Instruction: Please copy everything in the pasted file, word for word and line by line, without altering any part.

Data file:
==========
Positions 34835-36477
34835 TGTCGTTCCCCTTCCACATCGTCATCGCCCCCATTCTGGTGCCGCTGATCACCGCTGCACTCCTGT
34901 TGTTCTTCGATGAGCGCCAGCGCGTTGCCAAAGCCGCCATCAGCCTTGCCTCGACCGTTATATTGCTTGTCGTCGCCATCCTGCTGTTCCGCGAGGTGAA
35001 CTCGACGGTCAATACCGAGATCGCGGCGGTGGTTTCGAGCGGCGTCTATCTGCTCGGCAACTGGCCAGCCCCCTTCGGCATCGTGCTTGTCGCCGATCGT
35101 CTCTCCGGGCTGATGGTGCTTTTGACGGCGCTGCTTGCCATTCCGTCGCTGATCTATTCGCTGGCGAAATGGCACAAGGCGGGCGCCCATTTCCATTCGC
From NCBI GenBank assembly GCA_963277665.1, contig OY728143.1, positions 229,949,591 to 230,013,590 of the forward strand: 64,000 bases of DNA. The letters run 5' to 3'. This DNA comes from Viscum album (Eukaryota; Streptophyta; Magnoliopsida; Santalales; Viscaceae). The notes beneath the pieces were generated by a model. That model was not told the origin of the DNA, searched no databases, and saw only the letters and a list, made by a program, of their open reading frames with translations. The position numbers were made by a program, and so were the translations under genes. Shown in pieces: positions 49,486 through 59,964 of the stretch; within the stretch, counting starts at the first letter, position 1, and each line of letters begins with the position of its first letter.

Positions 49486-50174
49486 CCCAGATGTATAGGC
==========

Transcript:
Positions 34835-36477
34835 TGTCGTTCCCCTTCCACATCGTCATCGCCCCCATTCTGGTGCCGCTGATCACCGCTGCACTCCTGT
34901 TGTTCTTCGATGAGCGCCAGCGCGTTGCCAAAGCCGCCATCAGCCTTGCCTCGACCGTTATATTGCTTGTCGTCGCCATCCTGCTGTTCCGCGAGGTGAA
35001 CTCGACGGTCAATACCGAGATCGCGGCGGTGGTTTCGAGCGGCGTCTATCTGCTCGGCAACTGGCCAGCCCCCTTCGGCATCGTGCTTGTCGCCGATCGT
35101 CTCTCCGGGCTGATGGTGCTTTTGACGGCGCTGCTTGCCATTCCGTCGCTGATCTATTCGCTGGCGAAATGGCACAAGGCGGGCGCCCATTTCCATTCGC
From NCBI GenBank assembly GCA_963277665.1, contig OY728143.1, positions 229,949,591 to 230,013,590 of the forward strand: 64,000 bases of DNA. The letters run 5' to 3'. This DNA comes from Viscum album (Eukaryota; Streptophyta; Magnoliopsida; Santalales; Viscaceae). The notes beneath the pieces were generated by a model. That model was not told the origin of the DNA, searched no databases, and saw only the letters and a list, made by a program, of their open reading frames with translations. The position numbers were made by a program, and so were the translations under genes. Shown in pieces: positions 49,486 through 59,964 of the stretch; within the stretch, counting starts at the first letter, position 1, and each line of letters begins with the position of its first letter.

Positions 49486-50174
49486 CCCAGATGTATAGGC